Don’t believe everything you hear about home energy savings. Homespun mythology, urban legends and just plain dubious advice abound. Some helpful suggestions turn out to actually decrease efficiency, while others are more trouble than the marginal gains they deliver. When you’re looking for the truth about home energy savings, subject unproven theories to the bright light of common sense. If it sounds too good to be true, it probably is.
Remember to forget these tips about home energy savings:
- High-efficiency air conditioners always deliver substantial energy savings. Except when they don’t. Manufacturers’ efficiency specs are reliable and the opinions of reputable HVAC contractors are credible. However, several variables affect how much you’ll ultimately save. These include the condition of your ductwork, the air-tightness of your house, the quality and amount of insulation and whether you follow efficient operating practices, such as the proper use of a programmable thermostat.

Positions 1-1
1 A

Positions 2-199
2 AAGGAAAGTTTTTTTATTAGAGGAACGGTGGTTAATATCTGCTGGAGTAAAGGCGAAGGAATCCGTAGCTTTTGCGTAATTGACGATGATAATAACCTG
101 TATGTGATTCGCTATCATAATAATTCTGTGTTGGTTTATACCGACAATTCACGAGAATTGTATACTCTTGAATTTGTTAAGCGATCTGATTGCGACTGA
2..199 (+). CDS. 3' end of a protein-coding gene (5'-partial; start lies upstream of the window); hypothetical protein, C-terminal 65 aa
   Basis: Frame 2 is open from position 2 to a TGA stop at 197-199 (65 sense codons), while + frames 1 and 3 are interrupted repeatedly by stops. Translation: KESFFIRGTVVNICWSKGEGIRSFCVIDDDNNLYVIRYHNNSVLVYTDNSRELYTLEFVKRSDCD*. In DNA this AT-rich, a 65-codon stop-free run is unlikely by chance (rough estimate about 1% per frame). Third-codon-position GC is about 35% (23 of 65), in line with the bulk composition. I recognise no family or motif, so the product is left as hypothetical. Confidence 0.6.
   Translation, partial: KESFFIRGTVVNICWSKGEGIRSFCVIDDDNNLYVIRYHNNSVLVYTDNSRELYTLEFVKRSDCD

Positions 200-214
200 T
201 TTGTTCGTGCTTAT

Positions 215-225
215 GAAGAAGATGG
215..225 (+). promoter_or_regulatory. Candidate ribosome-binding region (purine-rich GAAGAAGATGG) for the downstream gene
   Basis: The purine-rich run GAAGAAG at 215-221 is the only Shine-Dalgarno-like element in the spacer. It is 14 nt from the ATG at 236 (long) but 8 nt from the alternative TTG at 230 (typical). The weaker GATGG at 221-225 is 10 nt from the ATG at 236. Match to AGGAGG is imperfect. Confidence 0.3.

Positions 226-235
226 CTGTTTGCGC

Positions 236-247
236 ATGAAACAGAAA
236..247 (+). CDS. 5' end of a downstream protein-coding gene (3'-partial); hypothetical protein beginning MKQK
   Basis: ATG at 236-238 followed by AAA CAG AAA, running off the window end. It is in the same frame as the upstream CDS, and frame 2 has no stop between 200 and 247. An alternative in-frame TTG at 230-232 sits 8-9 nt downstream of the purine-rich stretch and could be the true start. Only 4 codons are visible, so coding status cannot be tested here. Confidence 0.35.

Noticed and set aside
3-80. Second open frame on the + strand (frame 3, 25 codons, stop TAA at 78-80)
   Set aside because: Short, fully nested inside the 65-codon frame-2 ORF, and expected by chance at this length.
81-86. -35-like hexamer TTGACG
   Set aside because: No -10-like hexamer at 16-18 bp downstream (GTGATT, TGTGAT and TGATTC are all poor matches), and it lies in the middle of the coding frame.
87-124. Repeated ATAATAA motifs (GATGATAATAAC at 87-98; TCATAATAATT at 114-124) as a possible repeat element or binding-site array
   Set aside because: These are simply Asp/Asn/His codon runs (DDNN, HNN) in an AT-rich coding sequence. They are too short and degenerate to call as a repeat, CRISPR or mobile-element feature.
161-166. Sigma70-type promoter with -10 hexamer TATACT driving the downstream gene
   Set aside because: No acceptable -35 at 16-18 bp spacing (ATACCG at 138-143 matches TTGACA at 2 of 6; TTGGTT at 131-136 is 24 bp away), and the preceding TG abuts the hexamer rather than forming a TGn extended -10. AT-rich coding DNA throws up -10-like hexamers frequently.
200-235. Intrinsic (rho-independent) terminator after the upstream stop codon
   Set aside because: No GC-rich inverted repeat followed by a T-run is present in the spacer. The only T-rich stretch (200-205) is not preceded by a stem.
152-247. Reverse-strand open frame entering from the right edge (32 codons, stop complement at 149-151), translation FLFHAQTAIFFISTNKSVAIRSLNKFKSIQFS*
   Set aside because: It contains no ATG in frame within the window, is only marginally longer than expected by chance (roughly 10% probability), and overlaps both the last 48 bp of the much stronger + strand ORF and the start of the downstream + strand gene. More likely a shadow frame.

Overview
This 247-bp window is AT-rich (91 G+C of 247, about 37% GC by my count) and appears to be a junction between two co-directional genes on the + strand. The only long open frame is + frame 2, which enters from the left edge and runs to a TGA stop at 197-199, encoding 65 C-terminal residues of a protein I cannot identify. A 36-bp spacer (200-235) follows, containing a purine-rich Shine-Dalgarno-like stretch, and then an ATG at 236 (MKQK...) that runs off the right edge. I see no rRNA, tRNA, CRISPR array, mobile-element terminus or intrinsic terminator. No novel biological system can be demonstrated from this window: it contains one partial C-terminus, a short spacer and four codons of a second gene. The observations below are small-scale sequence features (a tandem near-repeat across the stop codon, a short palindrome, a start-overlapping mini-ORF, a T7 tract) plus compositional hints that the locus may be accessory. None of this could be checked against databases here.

- Closing a vent in one room saves energy. The same volume of conditioned air is cooled or heated by the system whether all vents are open or not. If you close one vent, that air isn’t saved for later use. It’s diverted and dispersed elsewhere in the home.
- Duct tape seals ducts effectively. Actually, Department of Energy (DOE) lab tests have shown that sealing ducts is one of the few things duct tape isn’t good for. The majority of duct tape tested by the DOE peeled off the ducts within three months. Leaky ducts should be sealed by an HVAC professional using sealants such as mastic or foil-backed metal tape.
- Simply turning off a device always terminates its energy consumption.Off doesn’t really mean “off” in many devices. As long as they’re plugged in, they’re drawing electricity 24/7. Turn off every device in your home, then look at your electricity meter: It’s still turning. Called “phantom energy,” this consumption can account for up to 5 percent of your home’s total energy usage.
Blanton’s Heating & A/C has served Fayetteville and surrounding area since 1951. Call us for more help in separating home energy savings facts from fiction.